You'd think by now that having a business website would be a given for the majority of businesses. You'd also think that by now businesses would have become technology savvy enough that those websites would be more than simple online brochures.
In fact, many top technologists and venture capitalists are writing about Websites second, mobile first.
Are regular old boring websites dead?
Just over a year ago, the US Census Bureau surveyed over 14.4 million businesses and out of that survey came a rather surprising statistic. Almost 50% of those businesses did NOT have a website. That's around 7 million businesses without websites.
It may be smart to jump to mobile first if you're a technology startup, but most small businesses aren't Silicon Valley technology startups. It's unlikely a business that hasn't even developed a simple online brochure is going to have an extensive mobile application. In fact, websites can serve as effective platforms to support a mobile experience.
Being in the business of developing software that turns websites into business tools, it's hard to imagine that the overwhelming majority of businesses still do not have a website. In our experience of developing websites for more than a dozen years, we've seen that many businesses rarely use their websites for more than online brochures.
It seems that not having a website today is like running a business without a telephone in the early 20th century. Probably doable, but those without them were at a significant disadvantage.
What's stopping businesses today from getting websites?
Just like adoption of the telephone in the early 20th century took technology becoming simpler, inexpensive and widely available, the same barriers need to be overcome before businesses adopt websites en masse.
Let's look at these barriers more closely.
Simpler - Websites are still complicated for non technical users to understand. They are made up of computer code, servers, programming languages and advanced graphical designs. The elements that make up sophisticated websites are still, quite sophisticated.
Inexpensive - I can string two cans together and get sound to travel several feet, but I don't have the understanding to develop a vast mobile network that can connect people from one end of the globe to the other instantly. Because websites are sophisticated, it takes people with certain expertise to develop quality websites that can be used as effective business tools. That expertise costs money and creates a barrier for small businesses to obtain websites.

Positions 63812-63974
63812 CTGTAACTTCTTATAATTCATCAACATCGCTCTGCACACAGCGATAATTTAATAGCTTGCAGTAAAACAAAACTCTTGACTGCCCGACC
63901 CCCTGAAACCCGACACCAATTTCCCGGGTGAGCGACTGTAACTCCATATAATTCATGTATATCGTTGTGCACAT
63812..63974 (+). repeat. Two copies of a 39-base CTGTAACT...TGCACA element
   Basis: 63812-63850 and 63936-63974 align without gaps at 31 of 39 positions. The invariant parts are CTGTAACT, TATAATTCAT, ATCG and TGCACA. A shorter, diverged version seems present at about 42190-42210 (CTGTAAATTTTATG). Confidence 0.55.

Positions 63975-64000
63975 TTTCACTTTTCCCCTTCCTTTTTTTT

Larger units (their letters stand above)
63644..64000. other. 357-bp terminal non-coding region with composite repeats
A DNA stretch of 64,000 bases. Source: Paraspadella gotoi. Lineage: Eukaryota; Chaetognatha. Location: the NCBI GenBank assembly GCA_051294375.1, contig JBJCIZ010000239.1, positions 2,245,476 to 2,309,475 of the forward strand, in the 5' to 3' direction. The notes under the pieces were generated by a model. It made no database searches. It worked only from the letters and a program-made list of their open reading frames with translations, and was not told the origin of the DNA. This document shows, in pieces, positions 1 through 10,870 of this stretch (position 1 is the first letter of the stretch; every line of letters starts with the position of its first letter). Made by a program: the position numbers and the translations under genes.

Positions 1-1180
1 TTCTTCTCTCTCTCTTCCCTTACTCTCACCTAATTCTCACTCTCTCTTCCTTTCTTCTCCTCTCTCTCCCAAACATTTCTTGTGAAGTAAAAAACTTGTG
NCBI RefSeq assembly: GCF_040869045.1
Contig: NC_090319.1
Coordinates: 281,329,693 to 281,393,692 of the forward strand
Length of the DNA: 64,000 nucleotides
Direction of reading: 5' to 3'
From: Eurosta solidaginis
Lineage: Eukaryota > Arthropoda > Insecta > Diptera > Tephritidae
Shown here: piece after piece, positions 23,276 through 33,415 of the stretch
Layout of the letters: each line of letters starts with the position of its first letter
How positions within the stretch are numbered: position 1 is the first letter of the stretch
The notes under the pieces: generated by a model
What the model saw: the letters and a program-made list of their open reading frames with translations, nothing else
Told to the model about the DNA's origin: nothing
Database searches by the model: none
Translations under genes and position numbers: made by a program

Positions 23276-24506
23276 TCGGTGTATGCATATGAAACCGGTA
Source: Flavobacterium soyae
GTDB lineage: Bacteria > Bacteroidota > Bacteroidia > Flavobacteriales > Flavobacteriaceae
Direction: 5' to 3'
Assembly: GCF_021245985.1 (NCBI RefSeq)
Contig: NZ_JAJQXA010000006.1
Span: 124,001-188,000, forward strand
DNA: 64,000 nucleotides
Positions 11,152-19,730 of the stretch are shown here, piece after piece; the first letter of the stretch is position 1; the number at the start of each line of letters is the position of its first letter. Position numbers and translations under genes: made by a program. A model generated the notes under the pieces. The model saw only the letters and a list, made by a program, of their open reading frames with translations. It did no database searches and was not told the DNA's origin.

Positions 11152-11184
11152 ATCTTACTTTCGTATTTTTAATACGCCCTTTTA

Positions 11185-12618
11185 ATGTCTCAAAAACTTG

Widely Available - As the technology becomes simpler and we become more technology savvy, more people will be able to develop websites. Once more people have the expertise to develop websites, the cost will decrease and lead to greater adoption. Businesses don't think twice about getting telephone service setup because it's understandable and inexpensive. You plug the phone in (or activate your mobile device) and it just works. Even low cost, do it yourself websites take a significant investment of time and a big learning curve which means there's still a barrier to adoption.
Develop my website for me and do it for free.
The solution for business website adoption could be getting someone to develop the website for free. No more having to build it yourself to save money only to produce a poor result then have to pay someone a bunch of money to fix it later.
What if getting a website was like activating your phone service where you fill out a form on the phone company's website, provide them some basic information and then in turn they activate the jack where you plug your phone into the wall a few days later? From there you simply pay an affordable monthly service to keep it going.
Would more businesses adopt websites if they could have a professionally built and customized website done for them for free simply by filling out a form? I'm willing to bet the answer is yes, especially if the monthly fee was as affordable as the telephone to keep service active.
The telephone, while it continues to become more mobile, is still a significant part of our businesses more than a century after its invention. Websites, like the telephone, will continue to grow in importance to conducting business and will be around for a long time to come.
Let us know your thoughts and we might just develop your professional business website for free!
|About the author
Mark Cenicola is the president and CEO of BannerView.com, developers of BannerOS, the software that helps companies turn their websites into powerful business tools. Mark is also the author of the book "The Banner Brand – Small Business Success Comes from a Banner Brand – Build it on a Budget." Read Mark's full biography. You can find him tweeting on Twitter and starring in videos for the company's YouTube channel.
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